Dear Reader, I read this interesting article Why Creative People Sometimes Make No Sense and I realized how much I relate to it. It's 9 ways of how creative people don't make sense, are a paradox, or effed up. Or maybe this is everyone, creative or not, we are all full of opposites. Here are a few I related to--
Most creative people combine both playfulness and productivity, which can sometimes mean
both responsibility and irresponsibility. “Despite the carefree air that many creative people affect,
most of them work late into the night and persist when less driven individuals would not.”
Usually this perseverance occurs at the expense of other responsibilities, or other people.
I confess I have put my writing over: chores, laundry, shopping for food, and some friendships.
I confess I have actually not been caught up on laundry in over fifteen years. When I was younger,
I would throw out my clothes and buy new ones instead of washing them. I learned this from a guy
friend I worked with at Eddie Bauer who was always dressed well. Looking back, I was the most wasteful and irresponsible with money when I had the least amount of it.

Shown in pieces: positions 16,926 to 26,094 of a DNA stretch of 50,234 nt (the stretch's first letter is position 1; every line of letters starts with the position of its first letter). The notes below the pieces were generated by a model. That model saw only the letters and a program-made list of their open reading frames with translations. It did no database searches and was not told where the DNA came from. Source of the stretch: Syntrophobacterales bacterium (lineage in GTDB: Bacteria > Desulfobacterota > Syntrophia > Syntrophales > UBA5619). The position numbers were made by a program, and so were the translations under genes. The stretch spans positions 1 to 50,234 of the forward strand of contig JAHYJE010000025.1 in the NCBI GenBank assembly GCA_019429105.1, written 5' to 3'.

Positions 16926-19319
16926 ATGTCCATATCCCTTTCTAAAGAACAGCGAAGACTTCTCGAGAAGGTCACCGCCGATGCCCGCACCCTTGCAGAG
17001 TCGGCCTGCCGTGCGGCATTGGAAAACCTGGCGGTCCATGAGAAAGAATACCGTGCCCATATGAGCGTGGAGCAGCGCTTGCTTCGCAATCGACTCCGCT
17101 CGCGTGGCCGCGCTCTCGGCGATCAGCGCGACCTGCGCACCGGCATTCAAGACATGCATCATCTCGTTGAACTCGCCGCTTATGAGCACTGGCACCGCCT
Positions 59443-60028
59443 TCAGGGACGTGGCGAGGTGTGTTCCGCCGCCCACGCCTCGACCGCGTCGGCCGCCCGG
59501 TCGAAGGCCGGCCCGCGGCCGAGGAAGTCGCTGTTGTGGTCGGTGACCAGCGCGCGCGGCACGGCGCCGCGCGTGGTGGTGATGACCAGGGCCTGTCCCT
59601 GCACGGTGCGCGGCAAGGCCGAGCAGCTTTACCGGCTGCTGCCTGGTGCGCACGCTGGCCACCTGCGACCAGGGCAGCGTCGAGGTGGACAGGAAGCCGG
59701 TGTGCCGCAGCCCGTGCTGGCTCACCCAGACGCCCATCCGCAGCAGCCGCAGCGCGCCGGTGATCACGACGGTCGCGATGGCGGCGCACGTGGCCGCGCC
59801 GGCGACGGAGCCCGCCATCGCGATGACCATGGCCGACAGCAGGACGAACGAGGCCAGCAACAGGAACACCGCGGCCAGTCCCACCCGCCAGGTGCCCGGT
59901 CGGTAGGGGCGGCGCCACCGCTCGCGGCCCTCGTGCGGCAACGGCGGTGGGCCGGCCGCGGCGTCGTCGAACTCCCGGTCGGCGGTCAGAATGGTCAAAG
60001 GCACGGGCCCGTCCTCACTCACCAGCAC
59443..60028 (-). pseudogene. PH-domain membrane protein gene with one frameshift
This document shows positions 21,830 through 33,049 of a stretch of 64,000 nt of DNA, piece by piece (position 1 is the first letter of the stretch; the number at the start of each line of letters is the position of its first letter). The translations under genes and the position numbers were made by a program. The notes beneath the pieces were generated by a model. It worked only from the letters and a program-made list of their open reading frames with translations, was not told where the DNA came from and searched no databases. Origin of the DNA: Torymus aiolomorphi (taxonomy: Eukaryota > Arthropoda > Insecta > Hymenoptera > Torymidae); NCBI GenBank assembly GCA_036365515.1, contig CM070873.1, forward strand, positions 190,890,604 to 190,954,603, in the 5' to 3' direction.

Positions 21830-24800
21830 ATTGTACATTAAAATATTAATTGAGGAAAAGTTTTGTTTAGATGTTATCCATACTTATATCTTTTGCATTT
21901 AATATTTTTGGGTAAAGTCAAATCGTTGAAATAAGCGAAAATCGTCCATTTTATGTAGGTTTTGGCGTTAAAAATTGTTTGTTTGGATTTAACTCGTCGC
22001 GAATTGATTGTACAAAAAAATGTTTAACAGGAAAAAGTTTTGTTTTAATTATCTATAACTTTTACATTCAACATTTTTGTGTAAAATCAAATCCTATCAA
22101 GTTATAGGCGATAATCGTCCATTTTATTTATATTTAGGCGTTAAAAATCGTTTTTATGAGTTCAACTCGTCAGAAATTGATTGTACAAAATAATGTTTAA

I confess there is not much I'd rather be doing than writing or creating. I have X number of hours a day,
I hate wasting time on housework. Though my house is pretty tidy, mostly because I'm always
donating things to Goodwill. Always straightening up while listening to podcasts or books on tape.
#9 Most creative people’s openness and sensitivity exposes them to a large amount of suffering
and pain, but joy and life in the midst of that suffering. “Perhaps the most important quality,
the one that is most consistently present in all creative individuals, is the ability to enjoy the process
of creation for its own sake. Without this trait, poets would give up striving for perfection and would
write commercial jingles, economists would work for banks where they would earn at least twice
as much as they do at universities, and physicists would stop doing basic research and join industrial
laboratories where the conditions are better and the expectations more predictable.”
I confess each week for me is a rollercoaster of bliss and suffering. It's falling in love and breaking up
all in the same hour. It's crying for no reason and just wanting to write everyone a personal letter
of how much I appreciate them. Sometimes I do. Sometimes I write to someone in the past as if
we'd spoken on a few days ago. Most of my letters begin, "I know this is weird..."
Sometimes in summer I'm better, I'm more "just happy." I have asked my family, "Why don't we live
in Key West?" I confess, if I lived in a nice climate, I'd never get any writing done. Or I'd write
about kittens and rainbows. Much of my work has a gray element, that is the fog of my hometown
lingering over every page. I can be Elvis Costello's sulky girl, the hazy-faced poet lacking Vitamin D.
But I'm good with it. I love the joy and the melancholy. I love small breakdowns